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    When I was diagnosed with whooping cough in my 30's the first thing out of my mouth was "but I've been vaccinated why do I keep getting things I was vaccinated for" The answer was that for 8% of the population vaccinations don't work long term. I have been vaccinated for everything. I have had measles, mumps, rubella, and whooping cough. When my first son was born they did a titer to check my rubella immunity and despite having been vaccinated and also having had rubella, I still had no antibodies and was vaccinated again. I have no doubt that now, 28 years later, I have no immunity left. I do get the flu shot because they think it will help protect me in the short term and I am immune suppressed. I believe that the reason these diseases are still around has a lot to do with that 8%.
     
  12. Julia McCoulough

    Julia McCoulough Type 1 · Well-Known Member

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    Are you feeling better now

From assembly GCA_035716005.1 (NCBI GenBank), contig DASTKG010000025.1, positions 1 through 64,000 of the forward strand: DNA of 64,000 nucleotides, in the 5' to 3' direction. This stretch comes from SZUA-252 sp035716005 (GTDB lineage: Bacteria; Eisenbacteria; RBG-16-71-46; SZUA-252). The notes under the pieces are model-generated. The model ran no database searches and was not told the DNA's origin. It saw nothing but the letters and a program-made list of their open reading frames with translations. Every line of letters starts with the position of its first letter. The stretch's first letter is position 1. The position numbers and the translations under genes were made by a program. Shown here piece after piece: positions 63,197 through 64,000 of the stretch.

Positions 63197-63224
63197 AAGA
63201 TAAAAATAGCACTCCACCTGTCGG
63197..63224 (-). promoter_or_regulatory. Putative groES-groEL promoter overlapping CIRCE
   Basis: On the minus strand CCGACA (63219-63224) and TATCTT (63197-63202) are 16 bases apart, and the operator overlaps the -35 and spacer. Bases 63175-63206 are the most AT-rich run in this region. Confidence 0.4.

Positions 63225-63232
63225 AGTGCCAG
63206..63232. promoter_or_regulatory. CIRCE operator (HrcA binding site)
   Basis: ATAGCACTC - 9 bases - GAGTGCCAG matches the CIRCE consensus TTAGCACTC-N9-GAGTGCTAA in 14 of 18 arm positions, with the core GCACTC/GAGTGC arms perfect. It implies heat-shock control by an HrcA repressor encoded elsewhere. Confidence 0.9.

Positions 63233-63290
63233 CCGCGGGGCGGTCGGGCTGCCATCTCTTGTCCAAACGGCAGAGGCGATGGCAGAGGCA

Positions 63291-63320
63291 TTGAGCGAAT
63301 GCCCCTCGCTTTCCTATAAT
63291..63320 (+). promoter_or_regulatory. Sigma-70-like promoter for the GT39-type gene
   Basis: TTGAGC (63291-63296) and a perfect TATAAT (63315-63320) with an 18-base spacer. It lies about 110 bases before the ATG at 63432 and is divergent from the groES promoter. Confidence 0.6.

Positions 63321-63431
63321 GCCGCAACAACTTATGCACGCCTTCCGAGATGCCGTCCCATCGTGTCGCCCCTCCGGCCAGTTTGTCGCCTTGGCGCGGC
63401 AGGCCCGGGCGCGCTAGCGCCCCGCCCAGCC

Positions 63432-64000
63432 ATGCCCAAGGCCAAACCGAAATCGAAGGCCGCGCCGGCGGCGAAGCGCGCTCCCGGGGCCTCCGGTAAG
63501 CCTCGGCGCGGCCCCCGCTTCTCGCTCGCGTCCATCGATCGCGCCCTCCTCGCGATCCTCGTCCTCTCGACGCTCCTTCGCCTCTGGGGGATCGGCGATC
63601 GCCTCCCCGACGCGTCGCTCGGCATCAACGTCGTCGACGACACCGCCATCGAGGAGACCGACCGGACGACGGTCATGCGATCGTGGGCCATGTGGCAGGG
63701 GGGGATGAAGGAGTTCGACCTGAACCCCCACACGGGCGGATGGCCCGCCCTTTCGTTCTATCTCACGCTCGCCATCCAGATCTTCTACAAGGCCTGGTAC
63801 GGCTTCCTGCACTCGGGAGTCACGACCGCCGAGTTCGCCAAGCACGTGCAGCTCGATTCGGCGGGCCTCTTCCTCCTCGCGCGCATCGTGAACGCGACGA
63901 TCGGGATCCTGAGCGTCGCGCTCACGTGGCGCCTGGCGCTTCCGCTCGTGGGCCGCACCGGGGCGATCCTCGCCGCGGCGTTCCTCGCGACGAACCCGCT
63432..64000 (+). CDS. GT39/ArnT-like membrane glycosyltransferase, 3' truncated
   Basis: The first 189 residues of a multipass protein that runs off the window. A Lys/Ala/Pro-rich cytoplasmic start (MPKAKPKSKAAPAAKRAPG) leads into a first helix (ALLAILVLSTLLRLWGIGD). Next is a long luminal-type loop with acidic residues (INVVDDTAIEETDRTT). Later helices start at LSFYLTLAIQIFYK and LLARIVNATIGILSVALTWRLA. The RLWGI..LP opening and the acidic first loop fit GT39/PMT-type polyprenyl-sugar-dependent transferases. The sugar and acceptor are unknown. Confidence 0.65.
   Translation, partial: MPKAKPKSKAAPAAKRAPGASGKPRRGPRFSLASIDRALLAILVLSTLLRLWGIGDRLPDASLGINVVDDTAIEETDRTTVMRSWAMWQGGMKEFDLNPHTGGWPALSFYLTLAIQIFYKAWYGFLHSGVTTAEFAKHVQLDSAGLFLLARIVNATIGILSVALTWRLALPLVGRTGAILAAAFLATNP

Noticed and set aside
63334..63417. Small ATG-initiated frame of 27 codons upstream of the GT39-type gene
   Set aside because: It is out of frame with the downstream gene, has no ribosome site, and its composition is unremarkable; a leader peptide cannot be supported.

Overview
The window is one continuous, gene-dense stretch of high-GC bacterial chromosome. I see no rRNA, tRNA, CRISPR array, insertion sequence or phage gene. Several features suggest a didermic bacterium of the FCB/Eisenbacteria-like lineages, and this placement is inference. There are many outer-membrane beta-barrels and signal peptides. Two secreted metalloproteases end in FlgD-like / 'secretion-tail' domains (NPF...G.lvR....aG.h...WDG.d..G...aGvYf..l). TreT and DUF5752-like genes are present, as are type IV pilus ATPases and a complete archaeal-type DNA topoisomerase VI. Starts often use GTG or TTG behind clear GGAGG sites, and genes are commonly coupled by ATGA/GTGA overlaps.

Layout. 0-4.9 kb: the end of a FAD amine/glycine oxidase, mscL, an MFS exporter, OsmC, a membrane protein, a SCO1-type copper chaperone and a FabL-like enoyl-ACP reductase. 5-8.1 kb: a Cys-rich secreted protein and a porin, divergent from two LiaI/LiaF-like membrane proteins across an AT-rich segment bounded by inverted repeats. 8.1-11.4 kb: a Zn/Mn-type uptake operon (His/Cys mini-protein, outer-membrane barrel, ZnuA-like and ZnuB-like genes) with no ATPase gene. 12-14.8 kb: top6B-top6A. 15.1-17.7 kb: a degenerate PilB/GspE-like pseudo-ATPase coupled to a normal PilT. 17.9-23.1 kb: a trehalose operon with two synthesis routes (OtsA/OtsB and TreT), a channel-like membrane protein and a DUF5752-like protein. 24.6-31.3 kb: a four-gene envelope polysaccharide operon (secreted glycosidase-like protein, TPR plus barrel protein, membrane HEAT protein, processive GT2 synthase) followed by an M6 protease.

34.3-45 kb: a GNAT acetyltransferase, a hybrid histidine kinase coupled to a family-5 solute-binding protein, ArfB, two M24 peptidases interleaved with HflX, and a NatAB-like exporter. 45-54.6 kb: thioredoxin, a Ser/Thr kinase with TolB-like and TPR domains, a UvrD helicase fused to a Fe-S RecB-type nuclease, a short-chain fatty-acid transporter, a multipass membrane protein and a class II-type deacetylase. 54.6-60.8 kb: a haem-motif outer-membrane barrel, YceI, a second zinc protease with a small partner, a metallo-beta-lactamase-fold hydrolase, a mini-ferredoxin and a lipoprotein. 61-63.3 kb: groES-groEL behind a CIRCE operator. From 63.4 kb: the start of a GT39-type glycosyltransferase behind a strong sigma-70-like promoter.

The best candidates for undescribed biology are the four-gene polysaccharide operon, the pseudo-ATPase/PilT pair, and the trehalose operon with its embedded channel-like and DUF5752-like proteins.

13. Julia McCoulough

    Julia McCoulough Type 1 · Well-Known Member

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    I've only had one flu jab
     
  14. PeterGC

    PeterGC Type 2 · Member

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    Julia at the surgery I attend the recommendation is to have the flu jab I'm just diagnosed but as I also have COPD it's a must for me but most diabetic people as recommended too

    Members are asking wether or not to have the Flu Jab . The surgery I attend recommend that diabetics go ahead and have the jab. Have any body any views on this subject
     
    • Like Like x 2
    #34 PeterGC, Sep 1, 2016 at 10:28 AM
    Last edited by a moderator: Sep 1, 2016
  15. Julian_Hands

    Julian_Hands Type 1 · Well-Known Member

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    Absolutely, I lost my sister due to Flu. Don't chance it.
    I have mine done every year.
     
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  16. Julia McCoulough

    Julia McCoulough Type 1 · Well-Known Member

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    Yes but I have to have them every year
     
  17. Julia McCoulough

    Julia McCoulough Type 1 · Well-Known Member

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    I'm so sorry
     
    • Agree Agree x 1